Now their ability to lead or to function in their organization is so diminished. Everybody is walking around not being able to make eye contact with anybody else. It’s just plain yucky. I ask people to make a whole series of agreements. One of the agreements is absolutely zero tolerance for gossip. Are we in for that? If you’re not in for that, let’s make an agreement that you hand in your resume.

When I go over that, I have people raise their hands. I say, “Everybody in for this no-gossip thing, raise your hand.” I will literally go through the room and point at people. “Are you in? Are you in?” To anybody who has their hand up just a little bit, I say, “Your hand is up, but not very high. Are you in?” I’m showing them to stand for everyone in their group and no one gets off the hook on this stuff.

We all must step up to make this happen. When I do that, people literally start to sob. Afterwards they say, “I’ve hated working here for 18 years. I can’t wait to go to work tomorrow.” When you make a workplace sane and safe, and give somebody something exciting to go after, everything changes and the results are dramatic.

CHRIS ATTWOOD: That’s so cool. Thank you so much for sharing that. I think we begin to get the picture of the kind of transformations that you make. You know that Janet and I are wild on passion. It sounds like one of the things that’s happening as people are making these agreements and the changes are happening in the companies that you’re working with, is that there’s a lot of passion that gets ignited. Is that true? What role of unleashing passion do you see as part of the whole process?

ROXANNE EMMERICH: I think passion is the ‘it’. In the workplace we call that culture, but it is really the passion. Culture is the leading indicator of future growth and profitability. We’ve taken over banks that were in trouble with the FDIC during good times when they were told to lay off a third of their people. Within a year they’re an absolutely thriving bank during the heart of a recession.

How do you account for that? They were told they had to lay off a third of their people, but they kept everybody, and they’re thriving just because people understood about making a difference for their customers. That, at the core, is passion. Imagine walking into any bank in this country. Let’s say you walk into Bank A, and all you see is ‘parts disease’; all you see is parts of their hair. No one is looking up.

No one is making eye contact. No one is having any fun. No one is showing that they care. Or you walk into Bank B and they say, “Chris, great to see you! Mr. Attwood, thanks for coming in today. Chris, come over here. I’ll take care of you.” As you’re walking out the door they say, “See you tomorrow, Chris. Come back tomorrow. Make sure you always call us if you need anything, Chris.” That is passion.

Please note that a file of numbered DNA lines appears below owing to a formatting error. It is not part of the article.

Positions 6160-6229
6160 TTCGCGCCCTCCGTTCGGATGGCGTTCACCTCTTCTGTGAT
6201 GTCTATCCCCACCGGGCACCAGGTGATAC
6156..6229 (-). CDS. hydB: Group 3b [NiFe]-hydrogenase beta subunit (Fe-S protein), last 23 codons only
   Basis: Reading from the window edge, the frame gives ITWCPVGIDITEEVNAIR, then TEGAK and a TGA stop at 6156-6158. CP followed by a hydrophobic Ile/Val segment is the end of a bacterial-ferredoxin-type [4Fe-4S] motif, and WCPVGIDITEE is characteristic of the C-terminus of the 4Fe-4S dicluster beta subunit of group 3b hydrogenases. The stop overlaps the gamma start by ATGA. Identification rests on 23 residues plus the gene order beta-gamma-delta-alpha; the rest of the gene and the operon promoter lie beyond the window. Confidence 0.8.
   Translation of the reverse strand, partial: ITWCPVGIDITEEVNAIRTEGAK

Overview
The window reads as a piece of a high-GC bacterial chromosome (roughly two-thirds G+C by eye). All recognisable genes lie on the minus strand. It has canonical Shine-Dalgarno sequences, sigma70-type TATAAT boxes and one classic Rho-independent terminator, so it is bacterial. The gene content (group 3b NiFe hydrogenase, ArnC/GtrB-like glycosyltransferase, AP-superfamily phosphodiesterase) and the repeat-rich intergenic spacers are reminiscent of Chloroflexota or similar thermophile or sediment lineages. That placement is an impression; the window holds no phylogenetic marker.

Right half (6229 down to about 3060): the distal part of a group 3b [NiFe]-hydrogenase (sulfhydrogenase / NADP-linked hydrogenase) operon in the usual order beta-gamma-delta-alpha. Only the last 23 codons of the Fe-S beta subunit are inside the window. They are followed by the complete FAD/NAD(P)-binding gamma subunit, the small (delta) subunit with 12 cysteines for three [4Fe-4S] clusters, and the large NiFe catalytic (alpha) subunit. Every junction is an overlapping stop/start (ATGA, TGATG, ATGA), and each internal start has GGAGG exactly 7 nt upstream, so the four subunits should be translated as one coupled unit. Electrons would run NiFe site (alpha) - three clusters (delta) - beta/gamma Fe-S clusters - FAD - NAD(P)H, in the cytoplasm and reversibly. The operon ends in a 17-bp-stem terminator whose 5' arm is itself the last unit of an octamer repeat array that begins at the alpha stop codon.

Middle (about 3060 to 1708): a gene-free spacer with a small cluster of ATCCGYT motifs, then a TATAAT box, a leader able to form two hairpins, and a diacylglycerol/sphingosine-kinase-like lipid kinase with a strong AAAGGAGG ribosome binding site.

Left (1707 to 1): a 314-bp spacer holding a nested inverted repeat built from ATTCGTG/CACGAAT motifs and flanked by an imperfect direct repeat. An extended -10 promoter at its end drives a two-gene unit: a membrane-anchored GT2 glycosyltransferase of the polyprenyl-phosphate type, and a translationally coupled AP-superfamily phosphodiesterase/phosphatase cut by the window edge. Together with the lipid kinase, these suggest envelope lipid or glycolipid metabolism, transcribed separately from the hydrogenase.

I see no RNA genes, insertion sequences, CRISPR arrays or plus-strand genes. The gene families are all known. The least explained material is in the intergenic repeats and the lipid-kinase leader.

That is: “I show that I care.” It’s amazing how we’ve gotten to where we are in society where people aren’t showing that they care. Then they wonder why they’re in the unemployment line. I’m not saying everybody who is in the unemployment line is there because they didn’t care, but I am saying that for the people who are there, it’s because somebody didn’t care.

The person who is in the unemployment line could have taken a stand for that earlier, saying, “You don’t look like you’re caring very much and that’s impacting our company, so let’s step up and do the shift.” That’s why I wrote the book. I don’t want people to just read one book. I want them to buy one for their friends and their colleagues and say, “Let’s do this together. Let’s move this through. Let’s make this happen. Let’s have some fun. Let’s kick some butt and take some names, and make something great happen as long as we’re showing up here every day.”

CHRIS ATTWOOD: Great. As I hear you talk about fun and celebration, just bringing that whole idea into the workplace, you begin to think that maybe work could be different than it is. Most companies are not about fun and celebration.

ROXANNE EMMERICH: People think fun is frivolous. I’m not talking about clown noses here. I’m talking about fun as in, “Way to go, Chris!” and I high-five you. “You have a new client? Way to go! Congratulations! We have a goal for today of so many shipments. Where are we? Okay, guys, let’s make this fun. We said we’re going to do 65. We’re now at 35. We have a ways to go. How can we make this faster?”

Make everything you do playful, fun and celebratory. The key here, Chris, is that people think leadership is a position. That is insane. Leadership is a way of being. I saw a guy who is in charge of the parking lot at a bank out on the east coast. As people pull into the parking lot, he says things to them like, “Hi, Julie, I know Tom is waiting to see you. How are those grandkids doing? Great!

“While you’re in there, you may want to talk to Joe today about setting up a college education fund for those kids to make sure they go. He’s in and I’d be happy to call him right here from the parking lot to see if he can make some time for you right away.” That is what makes companies work. I was just at the Minneapolis airport a couple of weeks ago and saw something that was so amazing. I wish I would have captured it on video. There were two gentlemen sitting together.

They are both the people who check you in and make the marks on your boarding pass as they look at your driver’s license as you go through security. One of them was in the drone state, just doing what he had to do. You could see he was miserable. You could see he goes home at night and complains about his job and co-workers. He’s in a state of misery because he’s chosen that. The guy next to him is singing between people and is greeting people with this amazing smile.

He’s teasing everyone like, “You’re going to have to take your shoes off. Do your feet stink?” He’s just having a ball. You know he’s going home and saying, “I love my job. I’m having a ball.” He’s good to his kids and his significant other, and he’s having a hoot in life because he chose it. Nobody gets this part, but we choose this. You can be as miserable as you choose to be. A lot of people choose that. Let’s be honest. Let’s be very aware of our choices.

CHRIS ATTWOOD: That’s wonderful. It’s such profound advice; just becoming aware and awake to the choices that we’re making is a huge thing. In your book you talk about the ‘unreasonable premise’. What does that mean? What is the unreasonable premise?